Tuesday, April 14, 2015

California Adventure May 2015

My riding in California has been a bit sporadic, for a time I was riding two days a week at the local Off Highway Vehicle park, and taking small trips on various bikes.

                                                      A Trip from Vegas out to the coast
to pick up a new, to me, bike. this was a great trip across the state and out to the coast, taking Hwy 41, a road I have never taken before, then up Hwy 1 for a great ride and some excellent views

Next Adventure: Planning has been underway
June 2015 Start date
for some time for the next two adventures (ALASKA 2015 and the next Ride California May 2015) you can read about ALASKA 2015 at 

Ride California May 2015 – Talk of this trip started Last year as we road

The group was looking for a California Ride that would be less of a long distance challenge but still provide the amazing sights and remote locations the riders have yet to see. Honestly we felt this might be a tall order for a group of Native California Riders, when in fact it has turned out to be a truly amazing rout, not one of the riders have ever covered.
A look down on Hwy 1
form a less known road
My Brother and I are really enjoying putting these rides together, and though we could both just run with a plan, we spend the time together to really create an epic ride for all.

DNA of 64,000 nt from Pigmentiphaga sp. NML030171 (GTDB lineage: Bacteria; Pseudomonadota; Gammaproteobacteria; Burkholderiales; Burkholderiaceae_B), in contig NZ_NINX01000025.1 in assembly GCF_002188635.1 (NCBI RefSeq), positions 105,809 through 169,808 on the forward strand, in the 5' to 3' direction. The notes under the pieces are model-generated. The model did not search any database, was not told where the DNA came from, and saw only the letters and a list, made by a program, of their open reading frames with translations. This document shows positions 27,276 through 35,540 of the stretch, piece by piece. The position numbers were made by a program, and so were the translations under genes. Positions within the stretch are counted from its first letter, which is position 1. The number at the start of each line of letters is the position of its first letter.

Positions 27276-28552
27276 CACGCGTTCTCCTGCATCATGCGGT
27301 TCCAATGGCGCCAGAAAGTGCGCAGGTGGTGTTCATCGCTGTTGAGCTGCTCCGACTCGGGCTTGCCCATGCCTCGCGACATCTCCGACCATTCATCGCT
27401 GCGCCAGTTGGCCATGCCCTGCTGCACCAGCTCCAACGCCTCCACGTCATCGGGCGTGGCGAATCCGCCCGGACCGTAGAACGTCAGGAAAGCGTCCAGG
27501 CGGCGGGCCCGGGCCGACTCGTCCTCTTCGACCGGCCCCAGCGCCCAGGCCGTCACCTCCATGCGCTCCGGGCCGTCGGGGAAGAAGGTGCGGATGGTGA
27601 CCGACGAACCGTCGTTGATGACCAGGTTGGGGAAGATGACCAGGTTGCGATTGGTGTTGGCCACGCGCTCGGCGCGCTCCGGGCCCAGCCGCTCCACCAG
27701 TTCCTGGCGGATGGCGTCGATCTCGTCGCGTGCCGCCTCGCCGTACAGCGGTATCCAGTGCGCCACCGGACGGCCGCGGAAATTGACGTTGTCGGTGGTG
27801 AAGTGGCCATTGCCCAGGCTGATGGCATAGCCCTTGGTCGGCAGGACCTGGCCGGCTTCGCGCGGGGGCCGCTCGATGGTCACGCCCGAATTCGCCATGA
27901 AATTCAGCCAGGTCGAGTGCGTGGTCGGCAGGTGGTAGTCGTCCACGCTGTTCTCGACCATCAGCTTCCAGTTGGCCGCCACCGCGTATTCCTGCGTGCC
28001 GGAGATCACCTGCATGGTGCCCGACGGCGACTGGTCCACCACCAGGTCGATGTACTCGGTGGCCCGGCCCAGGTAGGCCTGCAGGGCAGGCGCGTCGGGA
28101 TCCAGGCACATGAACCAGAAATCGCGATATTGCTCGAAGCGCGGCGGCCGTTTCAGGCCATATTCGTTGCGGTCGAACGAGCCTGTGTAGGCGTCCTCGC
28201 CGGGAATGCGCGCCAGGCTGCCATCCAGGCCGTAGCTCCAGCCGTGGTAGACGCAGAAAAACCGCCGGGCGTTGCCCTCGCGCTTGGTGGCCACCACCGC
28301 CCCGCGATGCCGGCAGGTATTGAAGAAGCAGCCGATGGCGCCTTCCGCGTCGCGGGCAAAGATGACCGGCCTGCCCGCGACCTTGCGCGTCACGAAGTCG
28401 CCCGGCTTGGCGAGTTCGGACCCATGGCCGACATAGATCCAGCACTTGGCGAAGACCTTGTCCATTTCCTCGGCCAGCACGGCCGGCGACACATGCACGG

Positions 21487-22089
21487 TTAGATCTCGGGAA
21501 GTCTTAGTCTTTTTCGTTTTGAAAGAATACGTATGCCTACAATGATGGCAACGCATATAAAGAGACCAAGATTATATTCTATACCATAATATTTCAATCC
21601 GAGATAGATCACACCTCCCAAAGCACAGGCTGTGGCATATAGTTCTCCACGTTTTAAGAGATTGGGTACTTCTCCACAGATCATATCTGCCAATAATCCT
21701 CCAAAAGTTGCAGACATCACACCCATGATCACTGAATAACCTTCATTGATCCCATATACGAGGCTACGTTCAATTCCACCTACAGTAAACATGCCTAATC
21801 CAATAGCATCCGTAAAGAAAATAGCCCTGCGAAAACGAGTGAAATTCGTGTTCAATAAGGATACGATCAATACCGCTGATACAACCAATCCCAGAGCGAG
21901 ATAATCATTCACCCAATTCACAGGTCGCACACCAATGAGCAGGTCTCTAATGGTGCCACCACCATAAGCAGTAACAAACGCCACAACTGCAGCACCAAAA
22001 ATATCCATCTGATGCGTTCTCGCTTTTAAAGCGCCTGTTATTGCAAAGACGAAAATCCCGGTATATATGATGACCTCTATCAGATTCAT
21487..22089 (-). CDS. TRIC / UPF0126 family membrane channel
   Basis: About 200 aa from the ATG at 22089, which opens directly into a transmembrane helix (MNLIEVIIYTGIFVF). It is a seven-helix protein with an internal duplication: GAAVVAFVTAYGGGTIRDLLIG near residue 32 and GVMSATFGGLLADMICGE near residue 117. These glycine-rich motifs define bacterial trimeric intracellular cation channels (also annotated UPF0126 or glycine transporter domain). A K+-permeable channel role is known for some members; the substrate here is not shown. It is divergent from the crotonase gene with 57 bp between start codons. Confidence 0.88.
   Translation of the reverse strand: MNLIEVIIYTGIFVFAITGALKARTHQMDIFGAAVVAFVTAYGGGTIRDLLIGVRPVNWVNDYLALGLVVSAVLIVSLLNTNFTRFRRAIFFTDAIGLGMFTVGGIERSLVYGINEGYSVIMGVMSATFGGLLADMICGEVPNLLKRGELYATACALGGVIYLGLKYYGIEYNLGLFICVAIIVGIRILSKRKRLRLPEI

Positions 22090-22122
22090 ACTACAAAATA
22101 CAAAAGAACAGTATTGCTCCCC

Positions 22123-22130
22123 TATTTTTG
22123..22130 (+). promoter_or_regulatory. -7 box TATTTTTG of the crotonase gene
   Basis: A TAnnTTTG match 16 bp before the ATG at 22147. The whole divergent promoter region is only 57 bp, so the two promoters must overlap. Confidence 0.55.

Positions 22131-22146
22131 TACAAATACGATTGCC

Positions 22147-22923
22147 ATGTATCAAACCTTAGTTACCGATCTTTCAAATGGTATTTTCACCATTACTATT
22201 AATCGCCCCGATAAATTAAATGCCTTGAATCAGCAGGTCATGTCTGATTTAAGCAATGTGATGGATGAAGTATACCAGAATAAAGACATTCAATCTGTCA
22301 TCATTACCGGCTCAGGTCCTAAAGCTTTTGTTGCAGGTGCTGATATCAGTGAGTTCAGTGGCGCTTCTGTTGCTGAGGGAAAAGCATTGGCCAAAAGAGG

We both look at rout options, send photos of specific locations then agree on sites that can be linked together to form a trip, then the fun starts, looking for alternate routes, B roads side trip options, once we have a good list we sit together in front of a large computer display and start pushing and pulling rout lines together drilling down to some unknown roads finding ourselves wondering if they actually go through. Once we are fairly convinced all the roads we have picked “might actually go through, we split up and start the research to get confirmation the roads, go all the way through, are open during the time of year we are planning the trip and look for reports from People whom have traveled the roads in the past. After this work is complete we start making reservations, creating GPS Rout maps and trip Guides for the riders.

Here are some highlights of the Ride California May 2015 trip:
riding High in to the Hills
Along Hwy 1